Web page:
OpenSlate Snags Triad Retail Media Vet As President, Raises $7M To Boost YouTube Brand Safety

OpenSlate, a video analytics platform which provided YouTube brand safety ratings long before YouTube’s most recent brand safety crisis, has raised $7 million from North Base Media to fund product development and international expansion.

The company has raised about $15 million in total.

OpenSlate is also deepening its talent pool by hiring longtime Triad Retail Media CRO Brian Quinn as president, as well as JoAnna Foyle, AOL’s SVP of platform sales, as COO.

OpenSlate is adding more manpower beyond its existing 50 employees to service a run on new agency and holding company contracts, such as with GroupM.

One of OpenSlate’s biggest opportunities is helping brands and agencies improve their contextual video targeting amid YouTube’s brand safety issues.

While YouTube has become a big platform for reaching younger consumers, brand after brand has halted or pulled spend due to brand safety concerns in the past six to eight weeks, and more advertisers want to know where their video ads run.

“For a long time, everyone was looking at data to prove out sales increases and the ultimate ROI of their ad spend, but I think that sometimes we forget that advertisers still care about where their ads show up and we lose focus on that,” Quinn said.

OpenSlate is also in an advantageous position because it was an early Google partner and had early access to its audience insights and data.

For instance, one of its first offerings was a YouTube talent tracker, which identified the channels that would create the best engagement rates for ad campaigns.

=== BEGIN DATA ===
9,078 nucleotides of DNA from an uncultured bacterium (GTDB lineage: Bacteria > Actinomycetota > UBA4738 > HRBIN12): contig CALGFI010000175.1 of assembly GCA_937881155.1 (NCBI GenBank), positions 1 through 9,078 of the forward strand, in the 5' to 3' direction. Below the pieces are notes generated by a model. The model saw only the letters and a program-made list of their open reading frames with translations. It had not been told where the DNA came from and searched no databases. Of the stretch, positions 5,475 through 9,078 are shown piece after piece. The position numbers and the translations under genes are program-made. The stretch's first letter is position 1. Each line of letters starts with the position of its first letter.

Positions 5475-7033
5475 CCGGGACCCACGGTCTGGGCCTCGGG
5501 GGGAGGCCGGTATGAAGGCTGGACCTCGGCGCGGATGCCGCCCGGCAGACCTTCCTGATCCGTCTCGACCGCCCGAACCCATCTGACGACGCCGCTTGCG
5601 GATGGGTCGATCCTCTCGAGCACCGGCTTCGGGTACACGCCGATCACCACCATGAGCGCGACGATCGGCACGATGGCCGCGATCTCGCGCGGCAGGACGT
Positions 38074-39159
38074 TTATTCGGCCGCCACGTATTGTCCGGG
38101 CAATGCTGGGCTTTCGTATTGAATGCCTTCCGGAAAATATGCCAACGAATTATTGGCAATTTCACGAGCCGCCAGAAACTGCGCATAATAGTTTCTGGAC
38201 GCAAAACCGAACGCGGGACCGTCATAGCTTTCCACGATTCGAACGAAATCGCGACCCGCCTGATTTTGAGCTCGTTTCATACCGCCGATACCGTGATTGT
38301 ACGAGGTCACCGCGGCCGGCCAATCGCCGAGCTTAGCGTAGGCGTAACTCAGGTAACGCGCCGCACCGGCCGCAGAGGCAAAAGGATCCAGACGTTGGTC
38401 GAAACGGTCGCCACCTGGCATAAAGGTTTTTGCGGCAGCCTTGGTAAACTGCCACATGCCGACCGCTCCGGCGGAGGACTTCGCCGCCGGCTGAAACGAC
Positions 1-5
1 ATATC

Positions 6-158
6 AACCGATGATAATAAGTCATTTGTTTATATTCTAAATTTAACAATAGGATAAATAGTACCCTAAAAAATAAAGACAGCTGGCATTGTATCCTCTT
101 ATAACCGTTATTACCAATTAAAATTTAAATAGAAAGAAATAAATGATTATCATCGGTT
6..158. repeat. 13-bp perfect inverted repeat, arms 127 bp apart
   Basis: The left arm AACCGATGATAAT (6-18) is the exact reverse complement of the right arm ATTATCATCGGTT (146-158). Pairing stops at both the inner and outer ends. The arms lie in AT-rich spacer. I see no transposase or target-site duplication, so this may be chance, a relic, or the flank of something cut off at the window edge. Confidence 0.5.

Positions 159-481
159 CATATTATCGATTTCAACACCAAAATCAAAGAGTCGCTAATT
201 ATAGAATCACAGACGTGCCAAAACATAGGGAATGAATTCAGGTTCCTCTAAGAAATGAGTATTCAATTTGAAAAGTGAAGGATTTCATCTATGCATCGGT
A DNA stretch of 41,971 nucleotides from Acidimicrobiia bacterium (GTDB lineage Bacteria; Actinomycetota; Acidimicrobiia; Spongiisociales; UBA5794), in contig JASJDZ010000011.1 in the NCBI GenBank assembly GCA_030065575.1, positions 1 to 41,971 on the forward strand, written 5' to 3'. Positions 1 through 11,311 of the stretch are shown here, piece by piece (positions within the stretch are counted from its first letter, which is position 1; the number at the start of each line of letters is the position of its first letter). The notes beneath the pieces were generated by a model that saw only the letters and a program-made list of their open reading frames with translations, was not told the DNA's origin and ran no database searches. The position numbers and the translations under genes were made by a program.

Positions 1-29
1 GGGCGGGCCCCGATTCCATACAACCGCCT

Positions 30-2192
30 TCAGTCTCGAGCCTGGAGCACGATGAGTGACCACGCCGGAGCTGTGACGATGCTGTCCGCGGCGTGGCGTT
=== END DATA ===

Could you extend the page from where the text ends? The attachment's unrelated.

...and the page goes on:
But OpenSlate has evolved its capabilities since an initial focus on counting likes and video views. OpenSlate also developed a tool that allows buyers to translate their digital video buys into familiar television metrics like GRPs.

As its platform evolved, OpenSlate sought to service not only the direct-response budgets YouTube initially attracted, but increasingly the larger brand budgets Google commanded through ad formats and guarantees like Google Preferred.

“They were different because they weren’t focusing on attribution, like a lot of other platforms were,” Quinn said of his decision to move to OpenSlate. “They were focused on [contextual targeting] for clients since day one and there’s not a marketer who doesn’t want that. Yes, marketers want to feel good about their sales, but they need to feel good about where they’re advertising.”

Quinn spent seven years at Triad before GroupM’s Xaxis acquired it last October. Triad made a name for itself relatively early in retail media, serving as eBay’s outsourced sales force for several years while forging shopper data partnerships with brands like Walmart and P&G.

Triad, which had a nascent but growing video business built off that data, had considered incorporating OpenSlate into its partnership offering, which reignited Quinn’s conversations with the company. He and OpenSlate CEO Mike Henry both previously worked at The Wall Street Journal.

 

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